The Hedgehog Review
The Hedgehog Review

Current Issue

Minding Our Minds

Summer 2014 (16.2)

Distracted? Having problems focusing? Overwhelmed by emails, texts, and tweets? In “Minding Our Minds,” our editors and writers examine the increasingly parlous state of our minds in the face of the information age’s relentless barrage of media and messages. More than simply a psychological or neurological manifestation, our ability—or inability—to pay attention is a symptom of a larger cultural phenomenon.

Table of Contents | Order

Europe in Search of Europeans

The Hedgehog ReviewSpring 2014 (16.1)

One hundred years after the outbreak of the Great War, Europe is again in crisis. The old cultural questions of Europe and Europeanness have emerged with renewed urgency: If Europe as a union is to survive, what forms of solidarity and identity might hold it together?

Table of Contents | Order

Parenting in America

The Hedgehog ReviewFall 2013 (15.3)

Parenting in America has become the subject of vigorous debate among scholars, policy advocates, and parents themselves. Do parents truly want to be their children's best friends? Do parents today hesitate to use the language of “should” and “shouldn’t”? Is raising “awesome” children really all about the “awesomeness” of their parents? Our writers draw on a wide range of research to answer these and other questions about the complex business of child rearing.

Table of Contents | Order

From our Recent Issues

From Summer 2014 (16.2)

Pay Attention!

“If all you ask people to do is pay attention, they will almost inevitably rebel.” Rather than simply compel attention, contends Mark Edmundson, we should cultivate absorption in ourselves and others through the pursuit of honorable vocations or activities that “intensify one’s connection with what is real with the hope of reshaping it for the better.” | Read article >>>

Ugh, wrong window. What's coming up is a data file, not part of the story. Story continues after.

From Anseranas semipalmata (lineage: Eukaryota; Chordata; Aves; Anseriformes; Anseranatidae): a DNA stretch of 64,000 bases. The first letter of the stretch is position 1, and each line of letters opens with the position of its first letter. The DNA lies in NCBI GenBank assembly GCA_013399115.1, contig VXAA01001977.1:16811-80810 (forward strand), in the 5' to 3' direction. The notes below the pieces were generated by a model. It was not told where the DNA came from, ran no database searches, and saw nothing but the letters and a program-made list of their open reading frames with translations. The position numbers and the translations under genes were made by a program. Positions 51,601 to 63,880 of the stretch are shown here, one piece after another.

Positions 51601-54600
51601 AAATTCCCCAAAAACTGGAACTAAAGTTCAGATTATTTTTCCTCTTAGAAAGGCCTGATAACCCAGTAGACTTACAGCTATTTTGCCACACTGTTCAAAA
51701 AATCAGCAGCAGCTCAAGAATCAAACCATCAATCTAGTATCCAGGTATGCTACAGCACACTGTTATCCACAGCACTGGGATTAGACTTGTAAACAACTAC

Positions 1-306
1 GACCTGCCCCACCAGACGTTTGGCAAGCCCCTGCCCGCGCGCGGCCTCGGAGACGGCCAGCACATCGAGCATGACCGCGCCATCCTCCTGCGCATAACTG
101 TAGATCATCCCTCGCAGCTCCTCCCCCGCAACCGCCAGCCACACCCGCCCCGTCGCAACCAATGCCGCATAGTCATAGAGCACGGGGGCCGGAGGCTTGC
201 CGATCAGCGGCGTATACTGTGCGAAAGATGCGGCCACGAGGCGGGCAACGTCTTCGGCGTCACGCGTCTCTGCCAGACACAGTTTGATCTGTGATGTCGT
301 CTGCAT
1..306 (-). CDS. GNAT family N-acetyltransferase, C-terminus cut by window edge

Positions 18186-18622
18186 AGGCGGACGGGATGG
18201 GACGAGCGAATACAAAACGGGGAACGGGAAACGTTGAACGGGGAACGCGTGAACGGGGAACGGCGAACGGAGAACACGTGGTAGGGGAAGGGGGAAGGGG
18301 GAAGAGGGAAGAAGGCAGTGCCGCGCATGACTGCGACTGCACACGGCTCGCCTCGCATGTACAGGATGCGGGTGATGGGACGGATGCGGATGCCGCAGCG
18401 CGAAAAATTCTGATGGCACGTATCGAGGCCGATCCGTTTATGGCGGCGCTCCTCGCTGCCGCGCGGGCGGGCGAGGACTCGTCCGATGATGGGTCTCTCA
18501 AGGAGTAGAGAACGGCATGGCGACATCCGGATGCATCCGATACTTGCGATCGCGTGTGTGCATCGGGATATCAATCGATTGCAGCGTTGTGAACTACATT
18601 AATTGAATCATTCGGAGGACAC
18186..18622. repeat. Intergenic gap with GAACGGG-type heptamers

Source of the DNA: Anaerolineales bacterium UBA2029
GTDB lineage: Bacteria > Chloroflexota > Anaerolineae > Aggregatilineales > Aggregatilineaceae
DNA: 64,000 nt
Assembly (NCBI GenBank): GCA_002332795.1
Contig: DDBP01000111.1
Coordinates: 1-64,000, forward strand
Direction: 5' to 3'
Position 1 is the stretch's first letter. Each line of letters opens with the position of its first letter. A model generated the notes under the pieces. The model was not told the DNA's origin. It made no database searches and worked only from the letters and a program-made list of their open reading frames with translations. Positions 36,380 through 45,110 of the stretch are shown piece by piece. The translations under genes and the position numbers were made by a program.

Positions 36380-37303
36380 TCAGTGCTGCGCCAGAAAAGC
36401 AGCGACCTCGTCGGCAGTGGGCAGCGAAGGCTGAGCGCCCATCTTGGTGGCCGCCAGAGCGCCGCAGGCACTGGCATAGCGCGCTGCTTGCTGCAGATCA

From Summer 2014 (16.2)

Recovering the Vernacular

Thomas Fitzgerald lobbies to recover the vernacular as language rooted in the particulars of place and culture is essential to individual and collective identities. | Read article >>>

From Summer 2013 (15.2)

Resisting Complacency, Fear, and the Philistine: The University and Its Challenges

Technology, as it is now emerging, writes Leon Botstein, is still in a very early stage. As an instrument of university learning, it is a good thing and promising. The error is for scholars and teachers to be against it, in a Luddite fashion. Let us use and integrate it. | Read article >>>

From Fall 2012 (14.3)

Dignity and the Professionalized Body: Truck Driving in the Age of Instant Gratification

Benjamin Snyder writes of his research among truck drivers and others engaged in “unskilled labor”: “My experiences with truck drivers, however, have shown me that what appears on the surface to be ‘unskilled’ labor actually relies on a professional attitude toward the body that calls on workers to cultivate highly specialized forms of corporal expertise.” | Read article >>>

From Fall 2010 (12.3)

Polarization and the Crisis of Legitimacy

“The longstanding debate about consensus and dissensus in American public life is not merely academic. The data collected, the articles and books published, the heated words exchanged amount to much more than intellectuals blowing smoke at each other. The debate matters a great deal. At stake are questions about the legitimacy of American institutions and, in particular, the institutions of democratic governance.” | Read article >>>


THR Channel

Recent Post

The Hedgehog’s Array: October 24, 2014

| Read post >>>

THR Channel

Recent Post

John Searle and the Threat of Artificial Intelligence

It is at the point of this speculative possibility that Searle’s argument becomes both more interesting and more problematic, for it probes—somewhat indirectly, but powerfully nonetheless—the significance of the “artificial,” a category under which we can put both “art,” “artifice,” and certainly “technology.” | Read post >>>

THR Channel

Recent Post

Cities, Water, and the Fabric of Sustainability

With the world's population rapidly moving to cities, sustainability issues such as energy, water, and food, will increasingly be urban concerns. | Read post >>>

The Hedgehog Review wins award from the Council of Editors of Learned Journals for Best Public Intellectual Special Issue 2012. Read the award-winning issue: The Roots of the Arab Spring

About The Review

The Hedgehog Review publishes insightful essays and reviews by scholars and cultural critics focused on the most important questions of our day:

  • What does it mean to be human?
  • How do we live with our deepest differences?
  • What is the good life? The good community? The good world?

Who We Are

The Hedgehog Review is an intellectual journal concerned with contemporary cultural change published three times per year by the Institute for Advanced Studies in Culture at the University of Virginia.

IASC Home | Research | Scholars | Events | Media

IASC Newsletter Signup

First Name Last Name Email Address

Follow Us . . . FacebookTwitter